Jess Franco and "intercourse" at the drive-in? You'd better believe it!
The Sandy Drive-in, Melbourne's independent drive-in, on Tulip St., Sandringham, opened in '62 and closed in '84. As an independent, it ran its own race, and was notable for its titillating double features.
Pairing "Succubus" with Richard C. Sarafian's atmospheric thriller, "Fragment of Fear", was a clever idea. Both films had a breezy, subversive vibe. Although "Succubus" was made in '69, its release in Australia was delayed until 1971. The film is one of Jess's best -- if you like Jess, that is; he does leave many people cold; but if you can get into the man's surreal brand of psychedelic, sensual horror, you won't be disappointed.
As a youngster, the ad smacked me in the eyeballs. I didn't need to be convinced that "Succubus" was right up my alley -- even if I was only 9 (!). The word "intercourse" sent me running to the oversized World Book dictionary that my parents kept on their wooden wall unit in the lounge room (which doubled as a mini-wine cellar ). I opened the book and flipped to the i's. I found the word and read its definition out loud a dozen times. It took a while for its true meaning to sink in (if you'll pardon the pun). Although this was the first time I'd ever heard the word, it wouldn't be the last.
Unfortunately, I was still ten years away from being allowed into an R-rated movie, but my mind was turning R-rated fast thanks to ad mats like these. I'd learned what "intercourse" was, thanks to "Uncle Jess" Franco -- now I just had to do the follow-up.
I found my father in the garden and my plan began with this: "Dad, where's Sandringham?"
He was hosing the shrubs, so he couldn't hear me so well.
"Do you know where Sandringham is?"
"It's at the beach."
I needed more information than that.
"What is it?"
"Would it take very long to ride to Sandringham?"
He panned his hose away from me so he could hear better.
"What, from here?"
"You wouldn't ride to Sandringham."
I nodded again.
"But what if you didn't have a car? Would you ride there then?"
My father shrugged.
"You're not thinking of riding there, are you?"
I shrugged, too.
"It's a long way."
I nodded in agreement, but added: "But it's good exercise."
Now he nodded, too.
"Have you told your mother you're thinking of doing this?"
"What did she say?"
"Nothing." I made it sound like she had no objection.
It was true -- kinda. I'd mentioned to my mother that I intended to ride to Sandringham without even knowing how far it was. She had looked at me and said exactly nothing. Then she'd sprayed water on a shirt she was ironing.
"Dad, how long would it take to ride there?"
He thought for a moment.
"I don't know. Three or four hours."
Three or three hours?! Was that all?! I was prepared to ride for twelve hours to see vampires and "sexual intercourse"(as the dictionary further defined it), even if my viewing was going to be through a cyclone fence while perched on my bike seat. All I had to do was come up with a great reason to disappear for eight or nine hours.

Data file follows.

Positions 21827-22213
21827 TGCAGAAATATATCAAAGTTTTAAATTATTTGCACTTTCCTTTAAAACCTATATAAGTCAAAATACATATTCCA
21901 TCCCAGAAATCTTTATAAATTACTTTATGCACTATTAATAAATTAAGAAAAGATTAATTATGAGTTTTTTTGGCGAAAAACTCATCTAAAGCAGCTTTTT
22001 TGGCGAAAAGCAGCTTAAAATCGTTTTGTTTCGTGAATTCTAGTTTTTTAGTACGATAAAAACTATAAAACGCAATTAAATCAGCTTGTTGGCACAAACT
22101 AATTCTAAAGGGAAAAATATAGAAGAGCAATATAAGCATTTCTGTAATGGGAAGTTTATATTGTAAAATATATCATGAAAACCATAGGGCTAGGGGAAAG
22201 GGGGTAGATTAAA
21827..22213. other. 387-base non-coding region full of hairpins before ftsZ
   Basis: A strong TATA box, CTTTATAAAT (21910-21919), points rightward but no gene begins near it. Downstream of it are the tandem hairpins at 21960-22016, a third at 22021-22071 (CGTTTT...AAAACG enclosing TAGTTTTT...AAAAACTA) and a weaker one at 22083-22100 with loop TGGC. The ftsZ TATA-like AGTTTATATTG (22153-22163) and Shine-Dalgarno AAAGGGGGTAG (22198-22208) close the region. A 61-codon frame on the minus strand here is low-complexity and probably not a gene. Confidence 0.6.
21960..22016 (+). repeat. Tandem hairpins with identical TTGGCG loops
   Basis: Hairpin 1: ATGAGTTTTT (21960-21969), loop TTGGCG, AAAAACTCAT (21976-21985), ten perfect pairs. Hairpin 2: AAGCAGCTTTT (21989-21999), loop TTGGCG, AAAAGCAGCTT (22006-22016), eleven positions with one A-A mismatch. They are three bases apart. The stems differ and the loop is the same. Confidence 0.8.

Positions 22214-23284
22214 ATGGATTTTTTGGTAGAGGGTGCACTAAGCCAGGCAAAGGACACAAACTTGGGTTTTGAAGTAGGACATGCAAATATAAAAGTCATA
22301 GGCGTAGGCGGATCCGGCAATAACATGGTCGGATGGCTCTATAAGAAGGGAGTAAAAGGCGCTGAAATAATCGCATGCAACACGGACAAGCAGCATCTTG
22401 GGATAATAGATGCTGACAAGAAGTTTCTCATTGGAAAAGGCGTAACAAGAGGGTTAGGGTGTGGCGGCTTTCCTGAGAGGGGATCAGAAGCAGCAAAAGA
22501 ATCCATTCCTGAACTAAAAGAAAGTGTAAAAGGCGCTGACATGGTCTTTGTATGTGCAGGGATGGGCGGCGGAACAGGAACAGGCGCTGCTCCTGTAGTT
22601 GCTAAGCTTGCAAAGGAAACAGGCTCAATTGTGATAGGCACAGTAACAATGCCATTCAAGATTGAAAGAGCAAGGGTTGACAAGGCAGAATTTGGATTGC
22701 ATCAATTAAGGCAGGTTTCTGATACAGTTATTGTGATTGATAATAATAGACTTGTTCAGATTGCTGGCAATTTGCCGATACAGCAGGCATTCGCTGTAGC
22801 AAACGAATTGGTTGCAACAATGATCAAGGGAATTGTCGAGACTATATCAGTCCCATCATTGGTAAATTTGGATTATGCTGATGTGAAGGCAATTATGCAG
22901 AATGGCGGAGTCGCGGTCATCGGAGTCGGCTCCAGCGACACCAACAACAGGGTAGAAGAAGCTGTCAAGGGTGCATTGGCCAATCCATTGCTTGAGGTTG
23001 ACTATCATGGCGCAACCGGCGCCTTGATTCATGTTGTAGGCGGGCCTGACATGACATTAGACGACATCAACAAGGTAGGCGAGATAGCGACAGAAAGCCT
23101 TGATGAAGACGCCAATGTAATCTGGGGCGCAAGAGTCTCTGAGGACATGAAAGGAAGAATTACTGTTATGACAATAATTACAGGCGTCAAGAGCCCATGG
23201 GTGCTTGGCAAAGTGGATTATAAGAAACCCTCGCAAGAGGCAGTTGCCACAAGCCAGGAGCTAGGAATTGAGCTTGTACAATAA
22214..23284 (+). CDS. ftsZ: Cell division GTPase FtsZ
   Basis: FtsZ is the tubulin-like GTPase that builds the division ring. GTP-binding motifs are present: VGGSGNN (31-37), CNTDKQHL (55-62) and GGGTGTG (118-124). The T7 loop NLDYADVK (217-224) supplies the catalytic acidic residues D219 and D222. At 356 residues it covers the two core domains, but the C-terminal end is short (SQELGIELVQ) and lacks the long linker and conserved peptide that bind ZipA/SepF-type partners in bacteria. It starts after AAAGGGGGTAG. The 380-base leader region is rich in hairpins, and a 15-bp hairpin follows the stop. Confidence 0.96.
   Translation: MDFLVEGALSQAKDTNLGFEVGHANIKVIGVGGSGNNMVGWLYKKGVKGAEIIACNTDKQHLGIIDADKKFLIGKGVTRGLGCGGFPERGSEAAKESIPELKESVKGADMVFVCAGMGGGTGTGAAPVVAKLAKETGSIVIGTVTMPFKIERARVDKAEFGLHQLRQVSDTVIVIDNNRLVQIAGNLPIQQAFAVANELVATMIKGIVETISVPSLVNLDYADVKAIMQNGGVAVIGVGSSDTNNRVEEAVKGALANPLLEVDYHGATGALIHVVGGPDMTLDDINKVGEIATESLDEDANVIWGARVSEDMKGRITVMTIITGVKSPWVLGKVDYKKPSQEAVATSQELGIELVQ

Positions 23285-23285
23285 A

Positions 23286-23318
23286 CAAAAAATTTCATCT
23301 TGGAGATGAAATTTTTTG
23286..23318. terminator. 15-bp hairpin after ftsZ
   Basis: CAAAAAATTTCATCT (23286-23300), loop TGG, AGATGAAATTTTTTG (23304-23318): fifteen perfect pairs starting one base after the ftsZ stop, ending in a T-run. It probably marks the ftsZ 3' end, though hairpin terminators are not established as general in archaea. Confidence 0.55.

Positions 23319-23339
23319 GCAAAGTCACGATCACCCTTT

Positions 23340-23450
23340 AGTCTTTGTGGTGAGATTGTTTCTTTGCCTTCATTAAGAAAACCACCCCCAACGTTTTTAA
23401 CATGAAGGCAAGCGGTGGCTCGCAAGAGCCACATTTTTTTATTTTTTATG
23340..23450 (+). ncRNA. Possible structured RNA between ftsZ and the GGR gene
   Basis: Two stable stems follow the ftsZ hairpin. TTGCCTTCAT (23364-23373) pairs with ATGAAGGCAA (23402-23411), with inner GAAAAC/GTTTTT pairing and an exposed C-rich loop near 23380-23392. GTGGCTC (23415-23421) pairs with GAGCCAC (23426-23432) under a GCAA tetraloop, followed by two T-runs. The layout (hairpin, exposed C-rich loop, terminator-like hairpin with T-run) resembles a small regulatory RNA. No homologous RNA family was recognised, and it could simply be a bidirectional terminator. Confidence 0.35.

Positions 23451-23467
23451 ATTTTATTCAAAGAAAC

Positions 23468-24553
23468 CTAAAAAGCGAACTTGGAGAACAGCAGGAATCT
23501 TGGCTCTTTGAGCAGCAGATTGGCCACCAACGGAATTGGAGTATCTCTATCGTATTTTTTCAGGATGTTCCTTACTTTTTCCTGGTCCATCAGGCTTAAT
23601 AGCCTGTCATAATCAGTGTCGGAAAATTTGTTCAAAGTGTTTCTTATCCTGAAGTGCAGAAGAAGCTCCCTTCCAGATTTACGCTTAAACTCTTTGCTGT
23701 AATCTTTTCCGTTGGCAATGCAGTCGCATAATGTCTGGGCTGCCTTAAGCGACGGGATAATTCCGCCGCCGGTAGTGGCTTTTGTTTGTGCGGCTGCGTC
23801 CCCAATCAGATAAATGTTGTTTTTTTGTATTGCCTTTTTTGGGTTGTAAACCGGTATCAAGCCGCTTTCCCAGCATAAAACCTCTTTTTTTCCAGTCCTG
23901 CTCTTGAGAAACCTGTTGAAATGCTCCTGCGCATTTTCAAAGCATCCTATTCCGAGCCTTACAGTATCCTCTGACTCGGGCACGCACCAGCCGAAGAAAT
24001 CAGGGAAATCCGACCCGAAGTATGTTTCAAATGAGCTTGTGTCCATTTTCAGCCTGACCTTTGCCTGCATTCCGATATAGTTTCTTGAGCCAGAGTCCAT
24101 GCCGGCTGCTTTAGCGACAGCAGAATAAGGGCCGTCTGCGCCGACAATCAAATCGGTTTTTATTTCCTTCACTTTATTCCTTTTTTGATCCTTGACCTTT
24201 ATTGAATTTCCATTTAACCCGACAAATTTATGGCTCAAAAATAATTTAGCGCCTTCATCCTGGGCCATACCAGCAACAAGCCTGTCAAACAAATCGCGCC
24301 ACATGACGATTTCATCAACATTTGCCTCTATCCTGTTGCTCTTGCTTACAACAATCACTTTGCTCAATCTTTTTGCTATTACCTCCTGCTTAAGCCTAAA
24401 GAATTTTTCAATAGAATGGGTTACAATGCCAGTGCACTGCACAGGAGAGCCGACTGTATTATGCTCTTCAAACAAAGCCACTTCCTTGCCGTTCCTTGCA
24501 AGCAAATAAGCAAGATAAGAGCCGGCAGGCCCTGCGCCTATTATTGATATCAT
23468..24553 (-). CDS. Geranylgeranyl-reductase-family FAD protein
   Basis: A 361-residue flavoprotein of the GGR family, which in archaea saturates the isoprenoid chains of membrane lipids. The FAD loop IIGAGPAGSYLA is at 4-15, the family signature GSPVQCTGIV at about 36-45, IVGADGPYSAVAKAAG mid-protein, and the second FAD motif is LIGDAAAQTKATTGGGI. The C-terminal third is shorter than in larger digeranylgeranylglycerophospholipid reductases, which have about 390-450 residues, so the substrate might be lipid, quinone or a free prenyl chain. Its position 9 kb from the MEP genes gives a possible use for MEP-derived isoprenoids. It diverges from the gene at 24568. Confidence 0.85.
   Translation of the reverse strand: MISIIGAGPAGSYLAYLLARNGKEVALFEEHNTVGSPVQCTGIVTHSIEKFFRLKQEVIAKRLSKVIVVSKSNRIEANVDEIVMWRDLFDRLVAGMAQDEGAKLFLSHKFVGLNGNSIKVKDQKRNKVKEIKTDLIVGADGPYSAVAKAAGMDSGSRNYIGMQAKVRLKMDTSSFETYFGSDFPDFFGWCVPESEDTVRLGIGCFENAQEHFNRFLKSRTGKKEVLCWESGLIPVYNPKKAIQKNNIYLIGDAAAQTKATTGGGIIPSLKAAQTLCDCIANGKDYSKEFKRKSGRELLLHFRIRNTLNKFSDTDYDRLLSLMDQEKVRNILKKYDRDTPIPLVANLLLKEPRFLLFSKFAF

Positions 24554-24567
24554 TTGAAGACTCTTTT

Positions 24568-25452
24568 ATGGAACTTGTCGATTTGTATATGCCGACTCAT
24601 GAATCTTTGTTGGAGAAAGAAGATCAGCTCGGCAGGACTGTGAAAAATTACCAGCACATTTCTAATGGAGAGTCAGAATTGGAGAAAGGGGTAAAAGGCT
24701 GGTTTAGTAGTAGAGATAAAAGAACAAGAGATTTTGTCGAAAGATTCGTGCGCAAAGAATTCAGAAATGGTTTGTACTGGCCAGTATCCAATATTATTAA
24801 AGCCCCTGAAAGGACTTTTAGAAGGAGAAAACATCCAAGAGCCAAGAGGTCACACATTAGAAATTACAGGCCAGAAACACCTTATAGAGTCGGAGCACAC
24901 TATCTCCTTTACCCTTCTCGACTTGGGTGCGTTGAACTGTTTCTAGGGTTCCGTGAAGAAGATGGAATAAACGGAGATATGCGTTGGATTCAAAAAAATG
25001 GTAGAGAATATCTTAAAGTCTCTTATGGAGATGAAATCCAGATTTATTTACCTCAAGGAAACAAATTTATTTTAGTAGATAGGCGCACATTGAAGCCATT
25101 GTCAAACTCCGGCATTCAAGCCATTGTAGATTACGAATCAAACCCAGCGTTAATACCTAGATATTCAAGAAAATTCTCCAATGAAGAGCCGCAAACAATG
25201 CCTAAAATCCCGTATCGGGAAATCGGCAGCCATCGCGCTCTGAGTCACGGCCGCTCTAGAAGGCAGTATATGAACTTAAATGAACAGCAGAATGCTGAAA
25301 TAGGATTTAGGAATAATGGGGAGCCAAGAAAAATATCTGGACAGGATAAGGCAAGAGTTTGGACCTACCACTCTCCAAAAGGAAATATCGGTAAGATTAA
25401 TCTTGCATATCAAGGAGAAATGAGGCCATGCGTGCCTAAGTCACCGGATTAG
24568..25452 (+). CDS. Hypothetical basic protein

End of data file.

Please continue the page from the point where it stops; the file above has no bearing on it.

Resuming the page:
The first issue was dinner and time frames. Our family always ate at six-thirty. If dinner wasn't on the table at six-thirty, my father would look at my mother and say: "You can't complain about the service -- there isn't any!" Then he'd laugh, but she wouldn't. If it was going to take me three to four hours to reach the Sandy drive-in on my bike, I wouldn't get there until ten o' clock if I left at six. Showtime was eight-thirty. I needed to come up with a whopper to pull this one off. I'd have to skip dinner and hit the road by five-thirty, at least.
Both my parents were churchgoers. Mum's preference for services was Sunday mornings, but dad preferred Saturday nights. He also preferred a different church, The Holy Redeemer, where the parish priest raced through the service and was done -- sermon and all -- in half an hour. Clearly, this priest disliked church as much as my dad did and almost as much as I did.
My father only attended services to set an example for us and keep in my mum's good books. My plan was to stay in her good books, too, and see some "intercourse" at the same time.
"Can I ride up to church tonight?" I asked my mother at three o' clock that afternoon.
My mother looked pleased.
"You want to go up there on your own?"
See, I knew my dad wouldn't be there -- he'd be at the church where Father Speedy Gonzales held sway. My mother, who preferred Sundays, wouldn't be there, either, so nobody would be know that I wasn't there. It was a great plan.
"What about your bike? What are you going to do with your bike?"
It was a legitimate question from my mother's point of view. From my point of view it was irrelevant; I wasn't going to be leaving my bike anywhere.
Still, a lot of bikes were getting stolen from the church lately. I guess "Thou Shalt Not Steal" didn't apply within church grounds.
"I'll chain it up," I said.
"No. Leave it at Jolly's."
The Jolly's were friends of the family. Nice, friendly people with kids. They lived thirty seconds from the church, which was next to my school. For some stupid reason, my school didn't allow kids to ride their bikes. I got around that rule by leaving my bike at the Jolly's. I'd park it there for the day and pick it up when school was out.
Now my mother was asking me to leave my bike at the Jolly's. That killed my plan because the Jolly's would know if my bike had or hadn't been there.
I combed my brain for solutions. "There's a place at the church that nobody knows about where you can leave your bike and still see it from inside," I said. "I can leave it there instead."
"Where's that?" My mother wasn't buying that one sight unseen.